In the financial world, innovation may not be in your best interest. What looks “new and improved” may be worse. A bicycle is more stable with square wheels but (a tad) tougher to pedal.
What's wrong with solving underlying problems with proven strategies? Do you want to be among the first to use a new parachute? If your goal is peace of mind, then no.
We have the same six basic fears that Napoleon Hill identified in the 1930s. We have the same basic solutions. Why? Because they work.
Innovation is a sales strategy.
RisksGovernments are getting more aggressive in collecting tax and less lenient in making exceptions (example). Do you want to become a test case? You reduce your risks when strategies are backed by at least two major companies. This may mean waiting. You’ll still need to use your judgment. Mortgage life insurance has major pitfalls no matter how many banks sell it.
Mistakes are most likely when a new strategy is introduced. The unintended consequences can't all be known because … they're unintended.
Introducing rabbits to Australia seemed like a good idea in 1788 (Wikipedia). The subsequent innovations were a rabbit-proof fence (1901) and then the fatal myxomatosis disease (1950). There’s now a vaccine for pet rabbits but usage is illegal in Australia. That’s a lot of unneeded innovation. Rabbits never asked to go to the land of the kangaroo.
The tax rules could be misinterpreted or misapplied. If the innovation goes wrong, the accountant usually gets blamed. That’s the downside of being the most trusted advisor. If they are compensated to approve the strategy, their advice may be biased. Unless they accept incentives, their natural response is to skeptical, even of sound strategies. That can lead to suboptimal results like advice to "buy term and invest the difference" (you lose the opportunity for tax-sheltered growth) or invest only in fixed-interest investments (you save your capital but may fall behind in after-tax after-inflation returns)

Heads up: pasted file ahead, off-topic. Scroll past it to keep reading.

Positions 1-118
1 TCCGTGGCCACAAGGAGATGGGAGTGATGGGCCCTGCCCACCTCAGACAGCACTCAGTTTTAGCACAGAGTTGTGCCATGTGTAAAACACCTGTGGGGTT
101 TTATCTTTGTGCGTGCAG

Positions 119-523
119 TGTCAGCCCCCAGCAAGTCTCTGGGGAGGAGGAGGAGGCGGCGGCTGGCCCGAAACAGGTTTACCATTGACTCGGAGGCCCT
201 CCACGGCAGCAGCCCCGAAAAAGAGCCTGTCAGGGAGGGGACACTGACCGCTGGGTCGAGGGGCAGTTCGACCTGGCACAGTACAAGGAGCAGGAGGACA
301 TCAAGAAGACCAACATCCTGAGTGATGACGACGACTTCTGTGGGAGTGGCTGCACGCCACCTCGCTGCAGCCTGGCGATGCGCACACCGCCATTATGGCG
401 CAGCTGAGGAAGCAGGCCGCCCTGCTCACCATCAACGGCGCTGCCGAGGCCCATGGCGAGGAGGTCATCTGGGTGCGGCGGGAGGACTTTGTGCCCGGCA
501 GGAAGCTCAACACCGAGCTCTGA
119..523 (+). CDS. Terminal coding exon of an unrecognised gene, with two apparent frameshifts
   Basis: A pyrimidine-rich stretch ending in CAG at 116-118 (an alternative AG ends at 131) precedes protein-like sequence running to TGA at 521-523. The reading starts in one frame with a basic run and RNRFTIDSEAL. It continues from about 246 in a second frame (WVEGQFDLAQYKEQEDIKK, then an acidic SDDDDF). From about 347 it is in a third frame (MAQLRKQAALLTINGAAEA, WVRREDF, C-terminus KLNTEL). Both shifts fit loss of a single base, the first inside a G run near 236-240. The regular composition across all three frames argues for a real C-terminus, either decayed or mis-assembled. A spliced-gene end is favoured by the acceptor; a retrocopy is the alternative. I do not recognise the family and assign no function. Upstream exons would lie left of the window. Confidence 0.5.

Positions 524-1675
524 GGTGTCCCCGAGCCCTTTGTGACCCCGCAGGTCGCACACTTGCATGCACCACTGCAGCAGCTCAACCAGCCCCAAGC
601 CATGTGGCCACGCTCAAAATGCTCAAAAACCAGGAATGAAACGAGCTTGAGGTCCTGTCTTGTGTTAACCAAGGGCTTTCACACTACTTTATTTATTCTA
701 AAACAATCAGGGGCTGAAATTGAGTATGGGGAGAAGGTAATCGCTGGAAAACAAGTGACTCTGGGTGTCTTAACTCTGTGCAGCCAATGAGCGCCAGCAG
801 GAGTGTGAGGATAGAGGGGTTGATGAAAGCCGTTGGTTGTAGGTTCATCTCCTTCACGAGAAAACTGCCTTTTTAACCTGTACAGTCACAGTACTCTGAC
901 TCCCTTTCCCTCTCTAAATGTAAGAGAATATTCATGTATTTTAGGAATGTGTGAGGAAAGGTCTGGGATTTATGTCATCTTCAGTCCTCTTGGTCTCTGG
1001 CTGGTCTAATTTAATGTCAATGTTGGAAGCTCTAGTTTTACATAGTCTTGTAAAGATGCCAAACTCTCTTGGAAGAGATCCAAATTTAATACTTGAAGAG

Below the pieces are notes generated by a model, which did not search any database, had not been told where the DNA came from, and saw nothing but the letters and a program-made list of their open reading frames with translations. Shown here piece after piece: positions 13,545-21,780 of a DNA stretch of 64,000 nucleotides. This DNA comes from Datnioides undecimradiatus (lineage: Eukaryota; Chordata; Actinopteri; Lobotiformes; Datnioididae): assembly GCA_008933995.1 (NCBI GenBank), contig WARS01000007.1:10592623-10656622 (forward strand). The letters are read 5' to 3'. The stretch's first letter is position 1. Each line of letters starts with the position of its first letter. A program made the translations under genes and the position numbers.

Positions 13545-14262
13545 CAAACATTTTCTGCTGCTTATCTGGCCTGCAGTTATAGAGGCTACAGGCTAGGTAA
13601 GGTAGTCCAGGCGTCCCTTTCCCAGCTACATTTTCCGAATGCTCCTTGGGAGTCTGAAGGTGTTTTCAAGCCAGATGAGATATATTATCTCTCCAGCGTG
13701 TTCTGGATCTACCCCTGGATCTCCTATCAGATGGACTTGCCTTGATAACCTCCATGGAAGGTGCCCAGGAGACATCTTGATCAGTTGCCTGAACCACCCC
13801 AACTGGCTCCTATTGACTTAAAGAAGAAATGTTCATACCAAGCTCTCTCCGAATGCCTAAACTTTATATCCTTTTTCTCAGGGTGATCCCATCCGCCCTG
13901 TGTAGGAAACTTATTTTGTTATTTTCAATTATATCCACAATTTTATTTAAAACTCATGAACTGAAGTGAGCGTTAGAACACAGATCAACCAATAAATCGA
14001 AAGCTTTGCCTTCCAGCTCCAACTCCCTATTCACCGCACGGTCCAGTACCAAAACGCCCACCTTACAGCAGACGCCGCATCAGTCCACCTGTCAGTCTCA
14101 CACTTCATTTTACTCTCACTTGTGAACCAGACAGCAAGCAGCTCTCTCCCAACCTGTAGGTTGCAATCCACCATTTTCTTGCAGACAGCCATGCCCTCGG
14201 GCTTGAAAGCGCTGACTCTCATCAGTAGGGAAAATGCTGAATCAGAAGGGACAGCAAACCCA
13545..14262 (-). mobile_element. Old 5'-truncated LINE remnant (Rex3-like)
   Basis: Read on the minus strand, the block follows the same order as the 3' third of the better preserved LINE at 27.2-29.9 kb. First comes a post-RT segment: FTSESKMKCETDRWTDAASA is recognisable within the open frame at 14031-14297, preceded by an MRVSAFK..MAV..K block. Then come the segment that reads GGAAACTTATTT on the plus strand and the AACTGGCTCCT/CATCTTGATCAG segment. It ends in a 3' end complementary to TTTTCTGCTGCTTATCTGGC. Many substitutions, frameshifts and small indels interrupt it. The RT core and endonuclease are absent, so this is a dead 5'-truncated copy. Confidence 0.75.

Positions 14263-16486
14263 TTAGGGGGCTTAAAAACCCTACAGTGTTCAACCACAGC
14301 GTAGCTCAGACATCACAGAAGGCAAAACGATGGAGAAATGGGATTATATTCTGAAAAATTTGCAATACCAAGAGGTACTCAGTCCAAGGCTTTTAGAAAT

Safe InnovationIn the world of life insurance, there hasn't been much innovation in years. In the 1990s, universal life insurance became the dominant product, displacing whole life. In recent years, whole life has resurged because universal life isn't as universal as the marketing implied. Advisors do more work since you make the investment decisions. This requires more care and more skill. It's easier to sell whole life
The last major new strategy was "10-8" leveraging (now 9-7). That's from the late 1990s. CRA expressed concerns in December 2008 with threats of audits. The insurers continue to stand behind the strategy and no major accounting firm has withdrawn their support. Even so, CRA has created enough uncertainty to frighten some clients and accountants — and collect more tax.
The Real ChangeProducts don't change much. The major differences are in the packaging. These take the form of "strategies" (which don’t change much either). Internally, they might be called "wrappers" since the same basic products are underneath the shiny new skin.
Then And NowWhen I was designing products and strategies, more seemed better. That's because advisors crave the new. Innovation was a way to get their attention. Accountants were also shown the new stuff for the same reasons.
You might watch reruns on TV or go to session after session on a topic of interest, but advisors were reluctant to attend the same presentation again. They craved the new. Many would have invested their time more productively by re-learning strategies they saw before. As the 10,000 hour rule demands, mastery takes time. Mastery takes practice.
Innovation doesn't matter much to you. As a client, you don't know what's “new and improved”. You're buying now. You're unlikely to "trade up" to the new model three years later. Even if the features are better, you'll face higher prices because you're three years older and you'll need to go through underwriting again. Guess if the criteria will be more lax? Don't count on stronger guarantees either.
- The six basic fears from 1930s via Napoleon Hill
- How accountants feel about insured strategies
- Your trusted advisor: what you like/dislike
- How CRA identifies issues that concern them (and then you)
- CRA refuses to back down on tax demand (Toronto Sun, Nov 2, 2011)
- Tax planning: The top five insured strategies
- The pitfalls of mortgage life insurance
- image courtesy of AppolloNui (US)
Podcast 142 (5:57)
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PS Outside the financial world, new usually means improved. Would you want to buy last year’s gadget?